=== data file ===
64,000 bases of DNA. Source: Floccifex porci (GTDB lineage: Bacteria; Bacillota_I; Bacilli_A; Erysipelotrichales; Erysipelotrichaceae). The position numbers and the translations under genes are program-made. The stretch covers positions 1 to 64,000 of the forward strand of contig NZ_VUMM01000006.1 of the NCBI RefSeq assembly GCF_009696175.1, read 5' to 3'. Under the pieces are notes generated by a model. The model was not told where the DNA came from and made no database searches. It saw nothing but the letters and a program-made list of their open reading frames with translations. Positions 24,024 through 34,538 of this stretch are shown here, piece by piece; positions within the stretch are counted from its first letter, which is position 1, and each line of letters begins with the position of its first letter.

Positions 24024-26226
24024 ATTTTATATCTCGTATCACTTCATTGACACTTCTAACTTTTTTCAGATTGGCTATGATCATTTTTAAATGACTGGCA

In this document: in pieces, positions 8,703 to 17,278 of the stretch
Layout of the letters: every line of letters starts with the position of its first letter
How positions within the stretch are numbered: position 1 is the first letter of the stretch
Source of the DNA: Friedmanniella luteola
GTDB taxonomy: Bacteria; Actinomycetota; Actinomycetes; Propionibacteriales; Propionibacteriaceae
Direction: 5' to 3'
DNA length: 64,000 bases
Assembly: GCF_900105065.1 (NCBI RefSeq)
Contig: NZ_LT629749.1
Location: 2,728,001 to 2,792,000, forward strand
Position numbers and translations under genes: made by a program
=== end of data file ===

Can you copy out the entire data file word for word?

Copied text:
64,000 bases of DNA. Source: Floccifex porci (GTDB lineage: Bacteria; Bacillota_I; Bacilli_A; Erysipelotrichales; Erysipelotrichaceae). The position numbers and the translations under genes are program-made. The stretch covers positions 1 to 64,000 of the forward strand of contig NZ_VUMM01000006.1 of the NCBI RefSeq assembly GCF_009696175.1, read 5' to 3'. Under the pieces are notes generated by a model. The model was not told where the DNA came from and made no database searches. It saw nothing but the letters and a program-made list of their open reading frames with translations. Positions 24,024 through 34,538 of this stretch are shown here, piece by piece; positions within the stretch are counted from its first letter, which is position 1, and each line of letters begins with the position of its first letter.

Positions 24024-26226
24024 ATTTTATATCTCGTATCACTTCATTGACACTTCTAACTTTTTTCAGATTGGCTATGATCATTTTTAAATGACTGGCA

In this document: in pieces, positions 8,703 to 17,278 of the stretch
Layout of the letters: every line of letters starts with the position of its first letter
How positions within the stretch are numbered: position 1 is the first letter of the stretch
Source of the DNA: Friedmanniella luteola
GTDB taxonomy: Bacteria; Actinomycetota; Actinomycetes; Propionibacteriales; Propionibacteriaceae
Direction: 5' to 3'
DNA length: 64,000 bases
Assembly: GCF_900105065.1 (NCBI RefSeq)
Contig: NZ_LT629749.1
Location: 2,728,001 to 2,792,000, forward strand
Position numbers and translations under genes: made by a program